Camping With Your Dog? 5 Tips For A Better Experience

    There aren’t many holidays that allow you to easily take your canine companion with you, which is why camping is such a popular choice for dog owners. The great outdoors gives your pet plenty of space to exercise, new smells to explore and are a far better alternative to pricey kennels.

    However, before head off on your trip, there are a few things you may want to take into consideration. This guide offers some handy tips to help you and your pet have the best camping experience, without bothering fellow campers.

    Proper Training


    Not every dog is naturally suited to the camping experience. Some canines don’t behave themselves so well around new people or other animals, so if you find it difficult to control your pet, you should ensure they receive the proper training first.

    Your dog should be at the point where they listen and respond to your command, particularly if you ask them to stop, come back, lay down, or drop whatever they have in their mouths. Obeying commands may not be as necessary if you plan on keeping your pet on a leash for the duration of the trip, but that will lessen the experience for the both of you.

    Remember, campers tend to head out into nature to enjoy a bit of peace and quiet, so the last thing they will want is for a dog to keep them up at night with incessant barking or worry about a dog acting aggressively. If you can’t trust your dog to behave around others, then you may want to reconsider camping.

    Visit Your Veterinarian

    Before going traveling, you should make sure your pet is healthy and up to date on vaccinations. You should take the vaccine records with you and keep them in the glove compartment just in case. You may want to ask for any preventative medications for things such as heartworms, fleas, and ticks. Even if they have taken medications, check your dog daily for ticks and bites.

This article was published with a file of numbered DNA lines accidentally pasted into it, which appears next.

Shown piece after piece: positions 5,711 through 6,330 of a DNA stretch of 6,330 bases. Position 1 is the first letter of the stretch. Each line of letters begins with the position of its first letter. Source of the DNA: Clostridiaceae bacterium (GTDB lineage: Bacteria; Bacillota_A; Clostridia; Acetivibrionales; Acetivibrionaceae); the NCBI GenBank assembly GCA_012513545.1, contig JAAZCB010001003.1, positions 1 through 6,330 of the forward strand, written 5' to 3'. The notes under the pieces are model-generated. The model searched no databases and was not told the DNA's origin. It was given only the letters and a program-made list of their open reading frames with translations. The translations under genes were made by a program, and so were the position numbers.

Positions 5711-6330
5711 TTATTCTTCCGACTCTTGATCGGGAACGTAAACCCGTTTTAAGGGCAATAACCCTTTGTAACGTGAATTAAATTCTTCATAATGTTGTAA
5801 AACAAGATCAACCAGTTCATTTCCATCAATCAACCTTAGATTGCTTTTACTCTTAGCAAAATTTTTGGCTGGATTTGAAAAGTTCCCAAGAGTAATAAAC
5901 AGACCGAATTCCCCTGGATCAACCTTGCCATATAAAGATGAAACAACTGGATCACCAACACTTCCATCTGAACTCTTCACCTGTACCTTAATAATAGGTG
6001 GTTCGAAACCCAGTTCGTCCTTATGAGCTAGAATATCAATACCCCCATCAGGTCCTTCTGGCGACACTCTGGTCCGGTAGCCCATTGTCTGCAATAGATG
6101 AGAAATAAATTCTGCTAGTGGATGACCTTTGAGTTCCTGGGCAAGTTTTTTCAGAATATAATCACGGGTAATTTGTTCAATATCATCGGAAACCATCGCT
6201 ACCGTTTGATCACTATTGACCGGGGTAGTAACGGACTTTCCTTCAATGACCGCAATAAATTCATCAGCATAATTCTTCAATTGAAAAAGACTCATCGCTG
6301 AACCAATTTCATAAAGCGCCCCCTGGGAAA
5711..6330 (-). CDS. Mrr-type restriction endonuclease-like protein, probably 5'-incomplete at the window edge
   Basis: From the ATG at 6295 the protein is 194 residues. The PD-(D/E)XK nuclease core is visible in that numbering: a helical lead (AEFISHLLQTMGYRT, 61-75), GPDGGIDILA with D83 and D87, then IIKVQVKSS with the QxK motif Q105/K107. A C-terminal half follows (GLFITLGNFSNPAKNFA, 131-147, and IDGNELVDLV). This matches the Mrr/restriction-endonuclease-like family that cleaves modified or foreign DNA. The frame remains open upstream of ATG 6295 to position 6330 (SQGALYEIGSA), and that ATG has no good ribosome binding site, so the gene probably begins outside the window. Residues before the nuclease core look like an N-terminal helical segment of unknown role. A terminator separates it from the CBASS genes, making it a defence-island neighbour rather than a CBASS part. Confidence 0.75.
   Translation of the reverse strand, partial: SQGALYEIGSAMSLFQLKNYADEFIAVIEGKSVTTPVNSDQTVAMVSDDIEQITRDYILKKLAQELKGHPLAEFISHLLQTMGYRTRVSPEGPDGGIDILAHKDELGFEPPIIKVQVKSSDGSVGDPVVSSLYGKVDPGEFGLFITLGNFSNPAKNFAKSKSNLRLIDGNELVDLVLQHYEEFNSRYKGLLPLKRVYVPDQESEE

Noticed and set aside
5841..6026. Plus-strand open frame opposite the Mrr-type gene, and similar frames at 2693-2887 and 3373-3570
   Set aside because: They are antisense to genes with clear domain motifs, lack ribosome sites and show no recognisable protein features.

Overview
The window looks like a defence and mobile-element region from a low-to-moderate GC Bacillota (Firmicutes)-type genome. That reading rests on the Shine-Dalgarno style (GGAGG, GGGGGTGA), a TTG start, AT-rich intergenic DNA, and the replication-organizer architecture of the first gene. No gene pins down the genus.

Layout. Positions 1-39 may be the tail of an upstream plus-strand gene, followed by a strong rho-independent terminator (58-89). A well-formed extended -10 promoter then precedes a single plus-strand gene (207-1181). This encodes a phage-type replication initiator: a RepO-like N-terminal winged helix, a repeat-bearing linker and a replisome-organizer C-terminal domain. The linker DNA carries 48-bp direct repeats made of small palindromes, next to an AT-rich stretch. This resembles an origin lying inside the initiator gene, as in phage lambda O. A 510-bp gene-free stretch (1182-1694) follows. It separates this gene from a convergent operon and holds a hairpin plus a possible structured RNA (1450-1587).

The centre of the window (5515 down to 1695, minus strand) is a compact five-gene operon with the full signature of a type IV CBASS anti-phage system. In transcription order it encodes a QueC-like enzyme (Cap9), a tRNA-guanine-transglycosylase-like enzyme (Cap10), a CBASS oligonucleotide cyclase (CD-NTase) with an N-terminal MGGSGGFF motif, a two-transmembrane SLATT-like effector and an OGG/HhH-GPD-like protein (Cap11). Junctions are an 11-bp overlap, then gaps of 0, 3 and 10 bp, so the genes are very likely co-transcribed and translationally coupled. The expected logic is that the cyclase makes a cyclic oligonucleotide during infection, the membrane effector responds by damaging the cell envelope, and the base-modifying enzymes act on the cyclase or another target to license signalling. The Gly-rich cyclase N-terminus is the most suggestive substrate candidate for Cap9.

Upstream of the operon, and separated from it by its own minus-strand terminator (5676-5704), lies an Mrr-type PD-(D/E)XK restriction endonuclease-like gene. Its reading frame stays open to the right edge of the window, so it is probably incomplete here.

Always be ready for emergencies – pack a pet first aid kit and find out where the nearest AAHA-accredited animal hospital is located. Your dog’s microchip should also include your current details in case they get lost while out exploring. If you have not chipped your dog yet, then a temporary dog tag with your number and details of your campsite is a good idea.

    Remember Trail Etiquette


    While you may love the idea of taking your dog on the trail with you, not everyone will feel the same way about having a pet pooch intrude on their camping experience. You should always be in control of your dog and remember that not everyone is comfortable around animals. They may have had a bad experience in the past, so knowing you have your dog under control will help set their minds at ease.

    If you want to let your dog run around and explore, look for a low-use area. If your dog leaves a mess, always pick it up. You don’t have to carry it around with you; biodegradable bags are a great option, and you can always bury these in the soil.

    Don’t Forget Your Dog Supplies

    The last thing you want is to be out in the middle of the wilderness without your pet’s essentials. Make sure you pack essential gear such as:

    • Food and water
    • Bowls
    • Harness
    • Long and short leashes
    • Towels
    • First Aid Kit

    You may also want to consider a hiking pack and boots if you’re planning on taking your dog for a walk on the trails. Before going away, try and get your dog comfortable with their gear as well as your own. You may want to consider pitching your tent out in the garden to give them a chance to get used to the feel, sound, and smell.

    Do Your Research

    When choosing a campsite, you need to do the proper research. The first thing you need to check is whether or not the place is dog-friendly. Ideally, there will also be dog-friendly attractions, visitor areas, and places to eat nearby.

    The point is to have an enjoyable experience with the whole family, so you don’t constantly need to worry about whether or not you can take your pet with you. You will be taking your dog to unfamiliar territory, so you don’t want to add unnecessary stress by leaving them alone somewhere while you’re out having fun.

    Even if the campsite is dog-friendly, they may still have site rules you need to familiarize yourself with. Some places have limits as to the number of dogs you can take, while some have strict rules on keeping your dog on a lead at all times, so always check the guidelines before heading out.

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